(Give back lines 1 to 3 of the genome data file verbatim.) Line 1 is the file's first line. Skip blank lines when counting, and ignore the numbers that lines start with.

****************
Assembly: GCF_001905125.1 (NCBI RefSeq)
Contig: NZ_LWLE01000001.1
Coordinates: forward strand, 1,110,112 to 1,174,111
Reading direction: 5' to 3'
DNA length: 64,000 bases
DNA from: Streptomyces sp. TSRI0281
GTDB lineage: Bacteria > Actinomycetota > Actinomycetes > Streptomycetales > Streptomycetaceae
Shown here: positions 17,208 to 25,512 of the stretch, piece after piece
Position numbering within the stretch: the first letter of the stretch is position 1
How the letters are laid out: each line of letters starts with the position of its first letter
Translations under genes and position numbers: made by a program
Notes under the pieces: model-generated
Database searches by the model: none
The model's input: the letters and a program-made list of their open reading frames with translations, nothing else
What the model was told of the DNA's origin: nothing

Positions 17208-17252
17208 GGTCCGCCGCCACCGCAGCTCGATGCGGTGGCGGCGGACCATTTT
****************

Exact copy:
Assembly: GCF_001905125.1 (NCBI RefSeq)
Contig: NZ_LWLE01000001.1
Coordinates: forward strand, 1,110,112 to 1,174,111